Fear of ruin. Fear of death.

I attended the Trinity Institute “The Anatomy of Reconciliation” conference this past Monday – Wednesday. James Alison and Miroslav Volf were incredible – as was St. Helen Prejean, the practical one, who wrote “Dead Man Walking.”
Some of the things I’ve been thinking over for the past couple of years or so were brought back into stark relief as a result of the stuff presented.
I think that so much of the conflict we see, both individually and corporately, comes from a place of fear – fear of ruin and fear of death.
We fear that our reputation, our nation, our way of life, all of our possessions will be ruined if….
We fear death.
As a result, we work to protect all our stuff and ourselves, which is normal as things go. Yet, for Christians we are not to be bound by concern and worry about all this because…
– Where is our security? In the systems of ‘this world,’ or in Christ? I just read this morning in Matthew 6,7 to be worried about what we will eat, what we will wear. We are not to be consumed with worry and concern about these things – where is our treasure? Are we free of materialism and consumerism and ???, or do they have us bound?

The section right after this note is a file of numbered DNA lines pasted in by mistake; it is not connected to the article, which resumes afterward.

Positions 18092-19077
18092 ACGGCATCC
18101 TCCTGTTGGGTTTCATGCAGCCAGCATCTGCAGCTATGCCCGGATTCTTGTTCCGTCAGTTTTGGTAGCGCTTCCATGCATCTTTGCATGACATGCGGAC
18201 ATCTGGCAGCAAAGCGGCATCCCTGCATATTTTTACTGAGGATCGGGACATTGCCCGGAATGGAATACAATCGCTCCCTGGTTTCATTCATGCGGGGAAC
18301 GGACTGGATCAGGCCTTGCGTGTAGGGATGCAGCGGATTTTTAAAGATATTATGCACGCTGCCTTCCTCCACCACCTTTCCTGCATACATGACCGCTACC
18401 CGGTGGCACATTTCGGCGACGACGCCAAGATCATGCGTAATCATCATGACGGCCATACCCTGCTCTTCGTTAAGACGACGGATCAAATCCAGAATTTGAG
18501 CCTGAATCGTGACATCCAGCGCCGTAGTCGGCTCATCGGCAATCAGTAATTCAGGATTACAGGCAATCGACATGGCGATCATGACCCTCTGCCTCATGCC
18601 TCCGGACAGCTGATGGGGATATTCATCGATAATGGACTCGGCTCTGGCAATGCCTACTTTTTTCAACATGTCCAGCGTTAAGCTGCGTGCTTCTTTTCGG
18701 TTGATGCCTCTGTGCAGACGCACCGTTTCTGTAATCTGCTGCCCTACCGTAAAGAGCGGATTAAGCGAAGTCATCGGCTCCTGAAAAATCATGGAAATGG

– Where is our end? If I believe what I profess to believe, I have to say with Paul that to be absent from the body is to be present with Christ. Why do I fear death? It makes sense to be concerned with the means of death. Do I believe that life ends at the expiration of the physical body? Do I believe in the beyond – beyond our concepts of space and time? Do I believe that I will be with Christ upon death? Why then should I fear death? If we can get past that fear of death, think of what is opened to us. Think…
Truly, the freedom Christ won for us is freedom from the constraints of this world and freedom from death! If my treasure – those things I value most – are not bound to temporality, why do I feel compelled to hoard or protect against the interests of the other? If my end is with Christ, why do I feel compelled to do violence to defend myself or my way of life?
We all have our preferences, but my hope is that I can be content in all things – whether rich or poor, with little or a lot. My hope is that I am freed from the need or compulsion to see this world as a competition between us against them, me against you, so that I will be freed from the fear of ruin or death!
Post-script: Jon commented about our fear of not being loved. I think that is a very important consideration to be added! Thanks, Jon.